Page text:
Does talking about these items in the same breath seem incongruous to you? After all, IT service management is typically viewed as technology at the service of an enterprise and its end-users, helping productivity, rather than being linked directly with motivation.
However, employees in IT department can strongly influence the quality of IT service management. Logically, their engagement and motivation is therefore important if the business is going to be fully supported by its IT.
Yet some perceptions of ITSM performance sometimes seem to act against such desirable engagement, rather than fostering it.
IT service management, like certain other enterprise activities, would ideally do its job without users knowing of its existence. Service level agreements would always be respected.
IT would be transparent and problem-free, and users would focus on their own objectives, without ever having cause to complain about performance or availability. It would be like the car that works perfectly, allowing the driver to enjoy the drive without stressing out about the engine overheating or tyres puncturing.
If this was the general perception of ITSM, then (logically) enterprises would reward the otherwise anonymous heroes and heroines who make service delivery so flawless.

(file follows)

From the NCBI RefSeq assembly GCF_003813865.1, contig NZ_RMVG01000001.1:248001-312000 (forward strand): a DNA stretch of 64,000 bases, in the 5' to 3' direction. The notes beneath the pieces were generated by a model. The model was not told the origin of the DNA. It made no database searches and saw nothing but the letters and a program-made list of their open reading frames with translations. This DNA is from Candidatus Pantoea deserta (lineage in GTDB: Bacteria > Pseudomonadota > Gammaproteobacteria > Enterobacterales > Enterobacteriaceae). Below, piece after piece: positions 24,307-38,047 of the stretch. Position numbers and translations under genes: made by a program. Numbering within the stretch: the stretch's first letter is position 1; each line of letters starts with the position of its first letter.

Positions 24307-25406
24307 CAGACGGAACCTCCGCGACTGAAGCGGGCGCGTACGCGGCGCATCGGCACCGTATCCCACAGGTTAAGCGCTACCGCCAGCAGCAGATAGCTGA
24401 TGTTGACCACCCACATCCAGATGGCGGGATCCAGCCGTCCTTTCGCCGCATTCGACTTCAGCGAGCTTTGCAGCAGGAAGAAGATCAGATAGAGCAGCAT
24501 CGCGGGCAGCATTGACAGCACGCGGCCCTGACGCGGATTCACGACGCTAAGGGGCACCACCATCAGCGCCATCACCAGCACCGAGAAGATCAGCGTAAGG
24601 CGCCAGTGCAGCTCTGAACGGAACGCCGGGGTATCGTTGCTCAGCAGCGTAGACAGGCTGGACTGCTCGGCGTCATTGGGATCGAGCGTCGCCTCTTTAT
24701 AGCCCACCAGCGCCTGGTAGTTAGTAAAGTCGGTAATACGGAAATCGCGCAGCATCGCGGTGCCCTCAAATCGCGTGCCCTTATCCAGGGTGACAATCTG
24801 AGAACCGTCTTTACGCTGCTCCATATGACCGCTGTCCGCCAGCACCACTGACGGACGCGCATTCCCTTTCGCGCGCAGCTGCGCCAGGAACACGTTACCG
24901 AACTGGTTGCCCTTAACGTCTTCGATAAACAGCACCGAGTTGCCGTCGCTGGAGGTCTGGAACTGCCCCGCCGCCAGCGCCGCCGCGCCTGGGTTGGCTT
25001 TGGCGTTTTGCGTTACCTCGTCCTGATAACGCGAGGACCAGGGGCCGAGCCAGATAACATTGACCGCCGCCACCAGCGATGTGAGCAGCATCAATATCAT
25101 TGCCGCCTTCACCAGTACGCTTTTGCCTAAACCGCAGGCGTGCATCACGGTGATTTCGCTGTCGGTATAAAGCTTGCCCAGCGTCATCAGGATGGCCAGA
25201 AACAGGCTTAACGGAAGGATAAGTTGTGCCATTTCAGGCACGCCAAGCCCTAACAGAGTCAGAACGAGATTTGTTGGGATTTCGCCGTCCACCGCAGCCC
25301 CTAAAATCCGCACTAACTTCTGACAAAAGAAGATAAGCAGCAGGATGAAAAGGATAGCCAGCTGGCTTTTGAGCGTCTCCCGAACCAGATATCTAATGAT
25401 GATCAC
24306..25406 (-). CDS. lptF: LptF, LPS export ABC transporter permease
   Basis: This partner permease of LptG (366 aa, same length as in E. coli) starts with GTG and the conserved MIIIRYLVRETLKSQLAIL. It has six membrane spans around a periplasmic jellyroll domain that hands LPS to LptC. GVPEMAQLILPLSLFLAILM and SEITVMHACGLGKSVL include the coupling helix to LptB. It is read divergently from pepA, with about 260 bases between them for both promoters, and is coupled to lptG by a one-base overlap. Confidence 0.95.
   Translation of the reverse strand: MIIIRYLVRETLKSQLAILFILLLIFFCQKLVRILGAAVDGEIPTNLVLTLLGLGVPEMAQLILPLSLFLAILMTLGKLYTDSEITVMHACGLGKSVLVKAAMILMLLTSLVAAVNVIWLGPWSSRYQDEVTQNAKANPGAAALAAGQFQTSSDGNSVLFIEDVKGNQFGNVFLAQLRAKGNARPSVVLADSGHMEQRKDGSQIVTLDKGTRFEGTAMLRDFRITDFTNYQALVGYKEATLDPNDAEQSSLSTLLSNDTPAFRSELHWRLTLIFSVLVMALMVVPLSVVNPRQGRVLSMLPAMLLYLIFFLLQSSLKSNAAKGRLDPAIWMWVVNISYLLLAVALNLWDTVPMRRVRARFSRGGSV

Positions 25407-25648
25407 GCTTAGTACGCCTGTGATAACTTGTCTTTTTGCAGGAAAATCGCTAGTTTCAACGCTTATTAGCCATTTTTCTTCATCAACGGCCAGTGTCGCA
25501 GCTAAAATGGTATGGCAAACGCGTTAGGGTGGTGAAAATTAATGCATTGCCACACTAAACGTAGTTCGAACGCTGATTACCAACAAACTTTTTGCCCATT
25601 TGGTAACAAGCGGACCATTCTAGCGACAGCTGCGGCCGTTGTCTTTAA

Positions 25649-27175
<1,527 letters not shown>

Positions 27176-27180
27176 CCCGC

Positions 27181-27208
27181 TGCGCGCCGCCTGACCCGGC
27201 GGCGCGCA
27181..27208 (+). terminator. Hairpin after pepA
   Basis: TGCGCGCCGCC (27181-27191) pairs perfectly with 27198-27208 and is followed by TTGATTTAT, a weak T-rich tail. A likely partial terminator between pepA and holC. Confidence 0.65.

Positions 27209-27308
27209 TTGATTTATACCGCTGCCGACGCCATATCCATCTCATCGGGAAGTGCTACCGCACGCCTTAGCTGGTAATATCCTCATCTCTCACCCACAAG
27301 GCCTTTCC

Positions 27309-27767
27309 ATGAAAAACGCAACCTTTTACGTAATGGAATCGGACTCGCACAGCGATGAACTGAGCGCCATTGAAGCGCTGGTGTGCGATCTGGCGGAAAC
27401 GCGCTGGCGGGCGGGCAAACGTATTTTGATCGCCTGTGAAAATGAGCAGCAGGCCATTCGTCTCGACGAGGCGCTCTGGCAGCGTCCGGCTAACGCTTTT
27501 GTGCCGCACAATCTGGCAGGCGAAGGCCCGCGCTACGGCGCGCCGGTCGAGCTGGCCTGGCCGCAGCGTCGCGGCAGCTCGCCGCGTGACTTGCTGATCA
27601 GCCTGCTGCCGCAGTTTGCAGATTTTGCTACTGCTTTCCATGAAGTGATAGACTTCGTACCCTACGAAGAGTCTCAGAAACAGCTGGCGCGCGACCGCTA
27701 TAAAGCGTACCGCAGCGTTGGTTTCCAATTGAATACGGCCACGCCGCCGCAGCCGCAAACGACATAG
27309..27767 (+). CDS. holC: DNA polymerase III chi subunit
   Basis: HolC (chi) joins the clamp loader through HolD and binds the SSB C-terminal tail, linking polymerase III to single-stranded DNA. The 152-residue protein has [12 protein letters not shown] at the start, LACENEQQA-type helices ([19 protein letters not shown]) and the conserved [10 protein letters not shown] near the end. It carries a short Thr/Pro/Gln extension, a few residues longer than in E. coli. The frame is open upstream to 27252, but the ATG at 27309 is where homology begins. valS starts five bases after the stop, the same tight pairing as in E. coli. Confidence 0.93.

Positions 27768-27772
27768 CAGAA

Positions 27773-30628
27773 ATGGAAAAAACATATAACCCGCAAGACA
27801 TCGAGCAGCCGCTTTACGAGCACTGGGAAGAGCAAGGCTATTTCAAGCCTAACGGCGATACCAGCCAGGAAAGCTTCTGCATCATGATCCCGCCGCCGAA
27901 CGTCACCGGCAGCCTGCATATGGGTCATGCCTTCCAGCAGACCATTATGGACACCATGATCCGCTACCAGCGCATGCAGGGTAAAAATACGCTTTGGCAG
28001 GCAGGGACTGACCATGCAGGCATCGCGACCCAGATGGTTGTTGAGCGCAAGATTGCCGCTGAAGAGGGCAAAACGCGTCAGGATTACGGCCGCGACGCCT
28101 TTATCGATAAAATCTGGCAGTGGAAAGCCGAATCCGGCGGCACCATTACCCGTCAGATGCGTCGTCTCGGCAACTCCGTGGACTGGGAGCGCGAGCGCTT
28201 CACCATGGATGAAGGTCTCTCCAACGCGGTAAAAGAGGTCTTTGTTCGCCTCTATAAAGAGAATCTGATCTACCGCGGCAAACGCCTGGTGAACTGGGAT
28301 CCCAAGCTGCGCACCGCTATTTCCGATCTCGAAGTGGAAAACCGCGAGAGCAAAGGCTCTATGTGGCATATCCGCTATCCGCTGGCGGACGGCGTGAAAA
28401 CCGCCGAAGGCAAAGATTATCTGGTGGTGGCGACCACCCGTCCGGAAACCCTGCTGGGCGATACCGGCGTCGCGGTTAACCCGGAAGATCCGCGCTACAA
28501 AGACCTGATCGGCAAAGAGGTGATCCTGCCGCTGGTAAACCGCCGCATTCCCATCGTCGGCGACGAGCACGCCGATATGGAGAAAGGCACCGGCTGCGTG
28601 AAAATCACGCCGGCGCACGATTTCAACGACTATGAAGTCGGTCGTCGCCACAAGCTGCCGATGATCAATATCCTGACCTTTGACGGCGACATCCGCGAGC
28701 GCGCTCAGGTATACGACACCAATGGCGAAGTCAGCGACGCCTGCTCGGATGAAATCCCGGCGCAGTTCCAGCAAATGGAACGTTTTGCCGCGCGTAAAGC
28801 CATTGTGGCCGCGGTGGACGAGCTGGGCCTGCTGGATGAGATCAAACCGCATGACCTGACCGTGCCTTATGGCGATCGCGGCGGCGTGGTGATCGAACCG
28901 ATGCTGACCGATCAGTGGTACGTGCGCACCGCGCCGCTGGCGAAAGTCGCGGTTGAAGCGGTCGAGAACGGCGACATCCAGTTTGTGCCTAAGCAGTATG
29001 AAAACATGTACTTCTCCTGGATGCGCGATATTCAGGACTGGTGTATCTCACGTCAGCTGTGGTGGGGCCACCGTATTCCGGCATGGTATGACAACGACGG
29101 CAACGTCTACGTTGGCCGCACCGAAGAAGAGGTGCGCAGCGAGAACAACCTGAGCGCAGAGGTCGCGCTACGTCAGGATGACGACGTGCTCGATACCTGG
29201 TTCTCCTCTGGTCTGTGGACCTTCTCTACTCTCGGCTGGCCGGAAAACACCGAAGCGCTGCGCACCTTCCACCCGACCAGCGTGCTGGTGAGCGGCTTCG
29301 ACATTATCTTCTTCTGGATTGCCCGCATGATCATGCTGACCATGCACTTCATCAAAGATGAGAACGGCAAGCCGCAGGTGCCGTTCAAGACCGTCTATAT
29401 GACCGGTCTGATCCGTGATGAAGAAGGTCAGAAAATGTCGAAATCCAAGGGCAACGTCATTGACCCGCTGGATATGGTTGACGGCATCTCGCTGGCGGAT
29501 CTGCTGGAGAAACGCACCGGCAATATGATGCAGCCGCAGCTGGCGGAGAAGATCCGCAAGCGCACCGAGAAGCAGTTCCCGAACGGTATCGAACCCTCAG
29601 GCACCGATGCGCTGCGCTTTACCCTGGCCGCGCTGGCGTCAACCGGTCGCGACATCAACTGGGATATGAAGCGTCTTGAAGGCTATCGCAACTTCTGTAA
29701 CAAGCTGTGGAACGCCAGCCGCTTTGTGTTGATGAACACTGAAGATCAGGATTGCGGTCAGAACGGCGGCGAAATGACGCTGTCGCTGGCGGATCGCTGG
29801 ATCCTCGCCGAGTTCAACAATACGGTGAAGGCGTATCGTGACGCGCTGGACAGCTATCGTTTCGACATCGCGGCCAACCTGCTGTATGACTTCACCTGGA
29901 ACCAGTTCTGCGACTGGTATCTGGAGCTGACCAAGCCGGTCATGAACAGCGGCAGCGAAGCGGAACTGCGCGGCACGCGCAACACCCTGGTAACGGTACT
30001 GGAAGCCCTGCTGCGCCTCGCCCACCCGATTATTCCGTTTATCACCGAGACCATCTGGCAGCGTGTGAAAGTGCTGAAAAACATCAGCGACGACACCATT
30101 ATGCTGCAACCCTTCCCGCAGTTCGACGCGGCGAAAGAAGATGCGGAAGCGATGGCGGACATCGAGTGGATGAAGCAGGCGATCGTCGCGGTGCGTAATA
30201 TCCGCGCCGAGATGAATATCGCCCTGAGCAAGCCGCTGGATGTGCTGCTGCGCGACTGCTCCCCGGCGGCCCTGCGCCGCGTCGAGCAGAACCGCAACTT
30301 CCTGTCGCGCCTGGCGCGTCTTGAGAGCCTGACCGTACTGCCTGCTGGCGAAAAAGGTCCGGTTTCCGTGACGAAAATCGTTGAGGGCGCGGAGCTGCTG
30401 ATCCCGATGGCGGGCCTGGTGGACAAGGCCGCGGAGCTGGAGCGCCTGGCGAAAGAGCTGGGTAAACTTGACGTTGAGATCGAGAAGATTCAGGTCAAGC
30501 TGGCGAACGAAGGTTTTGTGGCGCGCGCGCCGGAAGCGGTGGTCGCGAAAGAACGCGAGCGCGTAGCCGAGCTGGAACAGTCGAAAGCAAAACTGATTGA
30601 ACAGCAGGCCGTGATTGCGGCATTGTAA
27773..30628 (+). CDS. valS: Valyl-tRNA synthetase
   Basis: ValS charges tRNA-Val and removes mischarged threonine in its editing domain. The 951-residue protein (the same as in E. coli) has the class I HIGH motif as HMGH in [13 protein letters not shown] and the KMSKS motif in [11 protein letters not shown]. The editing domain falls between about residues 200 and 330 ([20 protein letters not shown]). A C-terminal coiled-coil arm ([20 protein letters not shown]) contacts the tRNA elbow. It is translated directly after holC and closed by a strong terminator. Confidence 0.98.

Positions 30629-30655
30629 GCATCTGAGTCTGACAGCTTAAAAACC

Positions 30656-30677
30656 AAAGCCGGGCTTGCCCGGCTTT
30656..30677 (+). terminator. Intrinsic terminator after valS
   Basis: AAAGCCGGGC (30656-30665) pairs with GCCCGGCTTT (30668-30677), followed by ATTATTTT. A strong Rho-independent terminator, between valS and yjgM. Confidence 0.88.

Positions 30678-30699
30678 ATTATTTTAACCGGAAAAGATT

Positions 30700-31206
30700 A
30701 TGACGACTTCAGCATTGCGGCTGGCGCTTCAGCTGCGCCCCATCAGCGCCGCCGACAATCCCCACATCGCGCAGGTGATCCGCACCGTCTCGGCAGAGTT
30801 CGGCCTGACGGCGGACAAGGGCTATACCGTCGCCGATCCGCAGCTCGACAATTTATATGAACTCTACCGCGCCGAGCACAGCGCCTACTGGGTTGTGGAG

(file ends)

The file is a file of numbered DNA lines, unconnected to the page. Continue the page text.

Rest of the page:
However, in the real world, it is often the firefighters who get the attention and the recognition for solving problems, rather than the unsung IT workers who do the right things to avoid such problem situations in the first place.
With this kind of motivation mechanism in place, the effects are predictable. Poor quality service delivery is overlooked, even in encouraged in the sense that it then creates an opportunity to be praised as an emergency solution provider.
High quality service delivery is just “normal” and attracts no special reward of any kind. The balance shifts from anonymous high quality to personalised poor quality and concomitant firefighting. The answer is of course to reward and encourage problem-free performance above all, but that may be easier said than done.